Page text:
November 23, 2015
TSG IntelBrief: Hostages to Terror
As Brussels enters its third day of lockdown—with its metro, schools, many businesses, and parks shuttered—the world is witnessing the expansion of what it means to be a terrorist hostage. The days of high-profile demands have long-since passed; terrorist organizations such as al-Qaeda and the so-called Islamic State, as well as the many others who follow the ideology of bin Ladinism, prefer a high body count instead. Terrorist groups now compete to top previous casualty totals and to dominate media coverage.
The role of hostages in terrorism continues to evolve. The Islamic State and al-Qaeda still kidnap individual hostages when they can; these unfortunate victims are either then held for ransom—a tactic that brings in a fair amount of revenue—or savagely and cinematically executed for propaganda purposes. The Islamic State may have achieved global notoriety by killing Western hostages, but the local populations in Iraq and Syria suffer on a much larger scale. Families routinely sell all their worldly possessions in order to gain the release of kidnapped family members; those who do not pay share the fate of those who will never be released, such as the Shi’a, Yazidis, Christians, and other minorities of the region.
The definition of a terror hostage has now expanded to include entire cities and societies. The days following a terrorist attack are filled not just with grief and shock, but lockdowns, false alarms, and genuine threats. After the November 13 attacks, parts of Paris appeared as if under military occupation, as heavily armed law enforcement raided the locations of 'known wolves' in the hopes of not only arresting those involved in the attacks, but disrupting a potential ‘next wave.’ While societies suffering the aftershocks of terror may indeed overreact to perceived threats, further waves of attacks are a genuine concern. Police and law enforcement are left to respond to threats with demonstrable intensity; the savagery of terror attacks, in which civilians are taken to be systematically slaughtered, leaves little room for restraint.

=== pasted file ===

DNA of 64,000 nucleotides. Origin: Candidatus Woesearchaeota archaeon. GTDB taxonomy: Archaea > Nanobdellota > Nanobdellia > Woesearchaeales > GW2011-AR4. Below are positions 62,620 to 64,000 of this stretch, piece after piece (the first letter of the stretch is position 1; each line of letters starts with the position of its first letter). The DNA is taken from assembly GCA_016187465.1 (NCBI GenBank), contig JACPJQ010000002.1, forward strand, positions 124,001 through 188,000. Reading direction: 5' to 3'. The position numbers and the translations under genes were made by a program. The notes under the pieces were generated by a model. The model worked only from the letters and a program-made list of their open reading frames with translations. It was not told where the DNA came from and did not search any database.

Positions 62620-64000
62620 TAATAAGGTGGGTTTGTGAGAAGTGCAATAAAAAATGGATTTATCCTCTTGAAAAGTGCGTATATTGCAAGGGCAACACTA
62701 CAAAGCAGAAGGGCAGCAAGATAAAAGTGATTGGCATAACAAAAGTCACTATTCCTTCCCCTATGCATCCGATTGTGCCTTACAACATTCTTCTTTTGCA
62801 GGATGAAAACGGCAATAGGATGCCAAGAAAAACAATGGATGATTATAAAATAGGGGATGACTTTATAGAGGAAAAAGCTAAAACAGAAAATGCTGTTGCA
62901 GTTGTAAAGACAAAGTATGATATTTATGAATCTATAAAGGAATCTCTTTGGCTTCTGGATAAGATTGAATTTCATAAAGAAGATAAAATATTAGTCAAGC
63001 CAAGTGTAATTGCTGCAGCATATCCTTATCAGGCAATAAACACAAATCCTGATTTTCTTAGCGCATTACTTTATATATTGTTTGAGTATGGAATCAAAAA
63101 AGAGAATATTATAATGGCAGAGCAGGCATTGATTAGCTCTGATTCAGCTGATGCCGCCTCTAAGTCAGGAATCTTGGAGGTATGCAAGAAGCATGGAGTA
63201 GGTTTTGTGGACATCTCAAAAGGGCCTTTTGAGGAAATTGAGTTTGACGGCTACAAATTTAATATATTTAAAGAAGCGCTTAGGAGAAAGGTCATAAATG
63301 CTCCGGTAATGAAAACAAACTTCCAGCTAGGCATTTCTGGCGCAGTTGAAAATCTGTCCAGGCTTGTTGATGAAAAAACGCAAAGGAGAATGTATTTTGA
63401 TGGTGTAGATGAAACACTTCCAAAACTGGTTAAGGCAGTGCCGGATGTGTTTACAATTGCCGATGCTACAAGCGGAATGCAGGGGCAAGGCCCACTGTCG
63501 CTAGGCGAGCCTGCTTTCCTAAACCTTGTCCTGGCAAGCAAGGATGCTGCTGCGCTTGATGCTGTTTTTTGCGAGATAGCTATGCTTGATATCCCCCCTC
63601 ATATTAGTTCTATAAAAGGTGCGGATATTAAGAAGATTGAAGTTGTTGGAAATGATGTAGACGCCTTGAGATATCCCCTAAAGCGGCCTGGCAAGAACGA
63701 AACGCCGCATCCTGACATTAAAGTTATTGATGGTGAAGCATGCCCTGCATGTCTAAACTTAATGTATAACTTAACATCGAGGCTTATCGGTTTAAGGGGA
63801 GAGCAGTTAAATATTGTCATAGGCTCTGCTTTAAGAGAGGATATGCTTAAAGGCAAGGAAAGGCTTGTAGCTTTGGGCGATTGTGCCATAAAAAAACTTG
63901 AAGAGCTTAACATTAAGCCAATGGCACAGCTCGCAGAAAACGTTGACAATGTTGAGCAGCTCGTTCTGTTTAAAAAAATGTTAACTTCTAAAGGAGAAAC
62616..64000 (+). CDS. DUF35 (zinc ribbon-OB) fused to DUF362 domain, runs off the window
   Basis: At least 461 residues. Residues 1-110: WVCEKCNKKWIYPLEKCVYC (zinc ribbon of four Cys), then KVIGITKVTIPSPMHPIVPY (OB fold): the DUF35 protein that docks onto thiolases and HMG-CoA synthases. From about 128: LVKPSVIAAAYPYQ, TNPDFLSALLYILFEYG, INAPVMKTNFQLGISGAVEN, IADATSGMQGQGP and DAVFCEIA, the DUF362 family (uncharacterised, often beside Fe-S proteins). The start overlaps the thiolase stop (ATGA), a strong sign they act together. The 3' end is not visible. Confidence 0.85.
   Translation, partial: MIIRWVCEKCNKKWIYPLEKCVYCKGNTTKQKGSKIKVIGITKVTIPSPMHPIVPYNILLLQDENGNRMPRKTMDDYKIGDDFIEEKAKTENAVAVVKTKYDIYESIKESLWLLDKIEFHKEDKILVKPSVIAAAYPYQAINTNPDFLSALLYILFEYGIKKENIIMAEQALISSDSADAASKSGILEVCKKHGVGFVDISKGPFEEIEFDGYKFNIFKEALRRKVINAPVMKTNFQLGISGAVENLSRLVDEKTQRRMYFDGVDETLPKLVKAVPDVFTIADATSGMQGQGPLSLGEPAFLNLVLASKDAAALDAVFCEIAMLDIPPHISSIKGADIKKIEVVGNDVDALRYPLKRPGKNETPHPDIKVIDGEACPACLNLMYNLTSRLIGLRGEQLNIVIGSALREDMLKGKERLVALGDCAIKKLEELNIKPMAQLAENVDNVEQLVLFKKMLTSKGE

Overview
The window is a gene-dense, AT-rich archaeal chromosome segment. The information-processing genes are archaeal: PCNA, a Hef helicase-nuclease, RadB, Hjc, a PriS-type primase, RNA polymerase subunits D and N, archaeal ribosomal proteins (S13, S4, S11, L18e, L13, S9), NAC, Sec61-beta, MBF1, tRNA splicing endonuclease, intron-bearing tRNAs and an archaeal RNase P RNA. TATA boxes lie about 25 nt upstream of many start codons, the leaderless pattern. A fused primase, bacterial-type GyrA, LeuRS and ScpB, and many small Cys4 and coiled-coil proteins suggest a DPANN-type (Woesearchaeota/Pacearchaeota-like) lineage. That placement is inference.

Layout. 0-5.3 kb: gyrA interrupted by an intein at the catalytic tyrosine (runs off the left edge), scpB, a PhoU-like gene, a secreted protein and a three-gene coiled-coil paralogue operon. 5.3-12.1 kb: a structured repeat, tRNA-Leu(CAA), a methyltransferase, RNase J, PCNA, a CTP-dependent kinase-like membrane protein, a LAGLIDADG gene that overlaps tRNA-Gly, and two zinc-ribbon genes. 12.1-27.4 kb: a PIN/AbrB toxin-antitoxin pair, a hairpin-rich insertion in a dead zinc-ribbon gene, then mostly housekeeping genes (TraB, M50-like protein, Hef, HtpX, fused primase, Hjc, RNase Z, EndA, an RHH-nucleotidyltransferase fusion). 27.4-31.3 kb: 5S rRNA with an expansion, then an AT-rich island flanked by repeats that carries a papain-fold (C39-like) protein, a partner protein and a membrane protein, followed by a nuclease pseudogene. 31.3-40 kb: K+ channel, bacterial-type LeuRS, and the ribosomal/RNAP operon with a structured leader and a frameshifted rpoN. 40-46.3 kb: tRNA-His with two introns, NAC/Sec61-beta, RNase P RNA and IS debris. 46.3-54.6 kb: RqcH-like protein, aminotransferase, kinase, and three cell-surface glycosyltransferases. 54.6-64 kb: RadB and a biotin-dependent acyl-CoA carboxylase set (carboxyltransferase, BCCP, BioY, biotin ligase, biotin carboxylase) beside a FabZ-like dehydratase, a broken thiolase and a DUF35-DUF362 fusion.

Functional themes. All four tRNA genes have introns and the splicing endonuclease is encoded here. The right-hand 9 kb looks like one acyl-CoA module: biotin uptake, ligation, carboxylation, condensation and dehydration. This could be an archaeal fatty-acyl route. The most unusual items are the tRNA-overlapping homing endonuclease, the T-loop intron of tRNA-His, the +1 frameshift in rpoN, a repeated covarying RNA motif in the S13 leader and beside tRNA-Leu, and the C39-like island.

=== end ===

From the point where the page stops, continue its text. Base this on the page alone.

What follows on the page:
It is not only the target cities that become hostage to terrorism. Brussels, the home of NATO, has been essentially shut down for three days due to ongoing and credible concerns regarding a local terror cell. Several of the Paris attackers lived in Brussels, and though the city itself was not attacked, it was just as much hostage as Paris in the aftermath of the attacks—if not more so, given the scope of the shutdown. The presence in a city of a fully committed, equipped, and capable cell holds entire neighborhoods and districts hostage to justifiable fears.
The incident of city-scale hostage-taking is not exclusive to Paris or Brussels. Last week’s al-Qaeda-affiliated attack on the Radisson hotel in Bamako, Mali, killed at least twenty people. The attack was an active-shooter slaughter along the lines of the 2013 Westgate Mall attack in Nairobi, Kenya, that left 67 dead and many more wounded. The 2004 Beslan school massacre in North Ossetia that killed 385, many of them children, is yet another tragic example of taking hostages for hostages' sake—rather than to realize a set of demands. Likewise, the search for the two suspects in the 2013 Boston Marathon bombings brought parts of the city to a standstill for several days. The proliferation of bin Ladinism—and the sheer number of global terror targets—ensures that there will unfortunately be more Paris or Beirut-style attacks in the foreseeable future.
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